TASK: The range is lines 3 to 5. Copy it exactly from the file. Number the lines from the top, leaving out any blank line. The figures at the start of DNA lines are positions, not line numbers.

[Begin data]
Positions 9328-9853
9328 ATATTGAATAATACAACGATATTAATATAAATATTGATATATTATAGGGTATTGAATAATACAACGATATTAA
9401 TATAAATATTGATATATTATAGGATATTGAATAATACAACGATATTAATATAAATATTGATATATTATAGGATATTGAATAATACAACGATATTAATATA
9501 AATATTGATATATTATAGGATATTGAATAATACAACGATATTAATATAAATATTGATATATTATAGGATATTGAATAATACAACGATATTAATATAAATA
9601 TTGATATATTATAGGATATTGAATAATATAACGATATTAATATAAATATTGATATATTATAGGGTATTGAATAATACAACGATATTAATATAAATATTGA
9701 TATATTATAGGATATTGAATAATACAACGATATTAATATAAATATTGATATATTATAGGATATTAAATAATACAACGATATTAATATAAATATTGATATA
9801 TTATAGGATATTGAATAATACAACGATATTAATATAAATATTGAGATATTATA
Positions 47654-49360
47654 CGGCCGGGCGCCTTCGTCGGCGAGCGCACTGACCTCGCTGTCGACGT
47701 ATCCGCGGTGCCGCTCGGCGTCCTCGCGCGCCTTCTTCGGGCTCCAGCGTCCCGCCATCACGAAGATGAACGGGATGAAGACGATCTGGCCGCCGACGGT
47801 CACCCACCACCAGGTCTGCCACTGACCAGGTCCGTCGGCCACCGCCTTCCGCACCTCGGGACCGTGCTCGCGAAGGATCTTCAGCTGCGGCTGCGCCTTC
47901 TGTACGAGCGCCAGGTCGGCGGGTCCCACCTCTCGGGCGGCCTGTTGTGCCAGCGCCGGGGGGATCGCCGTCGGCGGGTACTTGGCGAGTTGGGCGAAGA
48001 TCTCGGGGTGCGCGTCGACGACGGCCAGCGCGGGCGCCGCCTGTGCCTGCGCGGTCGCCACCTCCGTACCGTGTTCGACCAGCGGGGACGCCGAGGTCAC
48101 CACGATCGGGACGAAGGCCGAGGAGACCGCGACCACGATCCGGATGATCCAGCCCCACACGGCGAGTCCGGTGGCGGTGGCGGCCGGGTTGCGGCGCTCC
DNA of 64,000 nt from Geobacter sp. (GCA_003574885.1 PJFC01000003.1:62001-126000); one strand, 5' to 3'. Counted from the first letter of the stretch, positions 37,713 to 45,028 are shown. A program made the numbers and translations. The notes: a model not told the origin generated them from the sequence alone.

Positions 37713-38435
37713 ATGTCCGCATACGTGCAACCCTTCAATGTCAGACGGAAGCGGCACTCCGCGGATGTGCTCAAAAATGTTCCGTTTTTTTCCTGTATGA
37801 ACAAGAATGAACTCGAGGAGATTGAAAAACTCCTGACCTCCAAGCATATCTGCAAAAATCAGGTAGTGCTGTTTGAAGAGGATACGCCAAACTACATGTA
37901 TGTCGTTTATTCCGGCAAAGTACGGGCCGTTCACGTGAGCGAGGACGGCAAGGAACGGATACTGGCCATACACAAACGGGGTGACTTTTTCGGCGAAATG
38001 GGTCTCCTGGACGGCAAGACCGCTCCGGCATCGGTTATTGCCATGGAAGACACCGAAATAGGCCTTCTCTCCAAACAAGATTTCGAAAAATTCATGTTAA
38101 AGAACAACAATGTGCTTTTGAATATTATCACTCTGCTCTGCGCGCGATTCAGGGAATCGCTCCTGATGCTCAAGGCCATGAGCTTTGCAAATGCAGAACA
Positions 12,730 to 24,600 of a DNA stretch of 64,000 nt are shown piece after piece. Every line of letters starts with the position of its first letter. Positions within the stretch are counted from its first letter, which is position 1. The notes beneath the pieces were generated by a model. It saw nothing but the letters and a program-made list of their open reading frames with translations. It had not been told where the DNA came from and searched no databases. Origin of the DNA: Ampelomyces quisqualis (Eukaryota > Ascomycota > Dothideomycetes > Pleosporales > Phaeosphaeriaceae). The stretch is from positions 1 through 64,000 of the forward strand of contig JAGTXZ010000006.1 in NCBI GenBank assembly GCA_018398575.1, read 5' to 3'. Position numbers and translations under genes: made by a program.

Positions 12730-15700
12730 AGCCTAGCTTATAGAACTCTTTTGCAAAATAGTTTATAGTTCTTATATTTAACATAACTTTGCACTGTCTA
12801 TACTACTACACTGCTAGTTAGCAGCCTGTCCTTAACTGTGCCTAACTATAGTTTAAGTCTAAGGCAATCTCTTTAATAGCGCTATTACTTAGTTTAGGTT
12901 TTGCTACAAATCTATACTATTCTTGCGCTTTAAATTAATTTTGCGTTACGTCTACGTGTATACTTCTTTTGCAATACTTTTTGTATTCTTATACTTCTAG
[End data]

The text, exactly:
9401 TATAAATATTGATATATTATAGGATATTGAATAATACAACGATATTAATATAAATATTGATATATTATAGGATATTGAATAATACAACGATATTAATATA
9501 AATATTGATATATTATAGGATATTGAATAATACAACGATATTAATATAAATATTGATATATTATAGGATATTGAATAATACAACGATATTAATATAAATA
9601 TTGATATATTATAGGATATTGAATAATATAACGATATTAATATAAATATTGATATATTATAGGGTATTGAATAATACAACGATATTAATATAAATATTGA